Many of small drones have been limited their functions to monitoring because their limited payload for pursuing longer flight times with limited battery capacity and securing agility during flight makes it difficult to mount complex moving parts needed for action.

Toyo Seikan Group Holdings (TSE:5901), one of the world’s largest beverage container manufacturers, announced this week that it has developed Sabot for Drone, a remotely-controllable spraying device which can be attached to a drone to spray liquids and chemicals at high pressure. Since the liquid or chemical is filled into the can using the company’s aerosol packaging technology, there is no need to install a pump or other complicated mechanism on the drone.

The product has a variety of applications but the company introduces several use cases such as exterminating a beehive in high places using chemicals, marking on the ground and walls, and anti-corrosion and waterproofing treatment by spraying resin. Since the capacity of the sprayer is limited, it is not suitable for spraying pesticides over a wide area or for fire-fighting work, but it will save a lot of labor and shorten the time required for work that conventionally required blocking traffic and arranging an elevation work vehicle.

The product’s first model supports an SDK (software developer kit) by Chinese drone giant DJI and is fully compatible with DJI Matrice 200 series V2. The Tokyo-headquartered company claims it has chosen DJI because of its standardization and familiarity among many industrial drone choices. They are discussing with major construction companies and power companies the potential use of the device for their maintenance work while preparing for joint development of the contents of the sprayer with major chemical and paint manufacturers.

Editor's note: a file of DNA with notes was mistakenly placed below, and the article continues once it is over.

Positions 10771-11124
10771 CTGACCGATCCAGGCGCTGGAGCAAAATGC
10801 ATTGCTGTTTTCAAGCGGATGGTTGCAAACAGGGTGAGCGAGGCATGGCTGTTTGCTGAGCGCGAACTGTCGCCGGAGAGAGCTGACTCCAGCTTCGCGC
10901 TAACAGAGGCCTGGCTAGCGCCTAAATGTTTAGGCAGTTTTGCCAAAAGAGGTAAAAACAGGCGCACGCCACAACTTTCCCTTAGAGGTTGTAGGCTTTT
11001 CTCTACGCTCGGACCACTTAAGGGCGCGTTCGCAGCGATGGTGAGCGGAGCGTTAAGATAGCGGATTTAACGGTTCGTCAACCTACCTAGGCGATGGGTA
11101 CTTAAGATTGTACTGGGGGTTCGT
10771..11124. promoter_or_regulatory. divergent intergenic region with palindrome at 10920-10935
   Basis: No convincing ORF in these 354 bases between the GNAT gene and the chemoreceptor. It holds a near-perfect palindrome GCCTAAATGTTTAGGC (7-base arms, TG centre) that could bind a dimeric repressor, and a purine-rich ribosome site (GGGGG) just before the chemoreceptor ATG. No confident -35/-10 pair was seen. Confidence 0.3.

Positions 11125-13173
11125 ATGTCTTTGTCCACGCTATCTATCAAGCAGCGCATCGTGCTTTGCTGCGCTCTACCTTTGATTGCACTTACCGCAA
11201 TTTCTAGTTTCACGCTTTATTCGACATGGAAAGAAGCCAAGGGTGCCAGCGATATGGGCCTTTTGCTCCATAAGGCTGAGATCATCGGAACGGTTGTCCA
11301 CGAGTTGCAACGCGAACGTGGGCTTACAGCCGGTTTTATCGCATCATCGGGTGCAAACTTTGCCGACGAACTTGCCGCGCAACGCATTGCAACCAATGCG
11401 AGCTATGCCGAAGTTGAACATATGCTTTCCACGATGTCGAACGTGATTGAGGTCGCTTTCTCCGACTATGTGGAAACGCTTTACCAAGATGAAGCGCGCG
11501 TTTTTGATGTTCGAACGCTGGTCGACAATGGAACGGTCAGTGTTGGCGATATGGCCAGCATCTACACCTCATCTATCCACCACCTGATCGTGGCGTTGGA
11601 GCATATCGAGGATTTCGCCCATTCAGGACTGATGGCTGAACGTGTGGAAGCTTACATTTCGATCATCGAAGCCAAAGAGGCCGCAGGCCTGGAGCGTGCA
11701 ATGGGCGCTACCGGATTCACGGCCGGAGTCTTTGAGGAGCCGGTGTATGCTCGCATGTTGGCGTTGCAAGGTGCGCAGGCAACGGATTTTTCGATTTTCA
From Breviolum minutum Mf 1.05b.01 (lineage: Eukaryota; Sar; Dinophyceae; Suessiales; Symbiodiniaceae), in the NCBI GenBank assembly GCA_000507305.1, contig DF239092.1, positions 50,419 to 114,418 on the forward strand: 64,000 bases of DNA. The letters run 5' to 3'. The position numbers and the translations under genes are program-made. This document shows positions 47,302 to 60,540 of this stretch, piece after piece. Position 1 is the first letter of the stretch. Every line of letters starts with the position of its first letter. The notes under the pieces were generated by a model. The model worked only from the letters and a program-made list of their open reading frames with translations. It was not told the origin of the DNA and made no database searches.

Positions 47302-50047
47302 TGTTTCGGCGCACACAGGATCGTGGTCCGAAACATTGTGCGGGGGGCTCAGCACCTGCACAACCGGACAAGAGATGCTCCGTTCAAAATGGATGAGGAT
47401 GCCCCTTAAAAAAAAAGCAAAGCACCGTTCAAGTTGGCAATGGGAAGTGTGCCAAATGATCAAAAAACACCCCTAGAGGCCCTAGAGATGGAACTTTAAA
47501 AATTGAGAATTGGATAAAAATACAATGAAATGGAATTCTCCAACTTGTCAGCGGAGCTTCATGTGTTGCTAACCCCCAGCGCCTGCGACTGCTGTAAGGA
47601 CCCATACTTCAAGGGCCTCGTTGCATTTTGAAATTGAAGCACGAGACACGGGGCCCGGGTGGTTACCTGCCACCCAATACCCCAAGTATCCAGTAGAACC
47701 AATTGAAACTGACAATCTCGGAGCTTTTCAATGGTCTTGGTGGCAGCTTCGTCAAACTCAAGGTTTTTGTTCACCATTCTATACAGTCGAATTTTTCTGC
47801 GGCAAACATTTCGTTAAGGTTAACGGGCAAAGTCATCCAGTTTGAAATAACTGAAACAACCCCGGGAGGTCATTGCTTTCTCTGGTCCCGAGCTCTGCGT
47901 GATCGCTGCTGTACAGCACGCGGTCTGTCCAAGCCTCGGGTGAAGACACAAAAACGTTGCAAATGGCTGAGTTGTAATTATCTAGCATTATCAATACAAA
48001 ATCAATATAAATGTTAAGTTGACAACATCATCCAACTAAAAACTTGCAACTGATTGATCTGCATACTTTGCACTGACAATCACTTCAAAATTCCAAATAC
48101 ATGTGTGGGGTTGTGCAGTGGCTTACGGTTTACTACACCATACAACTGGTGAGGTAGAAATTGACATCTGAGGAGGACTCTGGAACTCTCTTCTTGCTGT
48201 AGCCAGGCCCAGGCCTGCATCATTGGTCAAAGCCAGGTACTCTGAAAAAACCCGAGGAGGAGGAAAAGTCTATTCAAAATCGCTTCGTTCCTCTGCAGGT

Established in 1917, Toyo Seikan launched an initiative called the Open up! Project last year in aim to encourage innovation and new developments for the next century. As one of the outcomes from the initiative, the Sabot device is named after “skipping unnecessary work that humans do not need to do” and also an anagram of Tobas (flying) in Japanese.

In September, Toyo Seikan joined the Series A round of Shiok Meats, a Singapore-based foodtech startup creating cell-cultured shrimp meat, which was the first investment in startups. Toyo Seikan claims that they want to work with Shiok Meats to help delivering the cultured shrimp meat and other alternative crustacean foods to dinner tables in Asia, a region facing social issues such as food and protein crises, climate change, and marine pollution.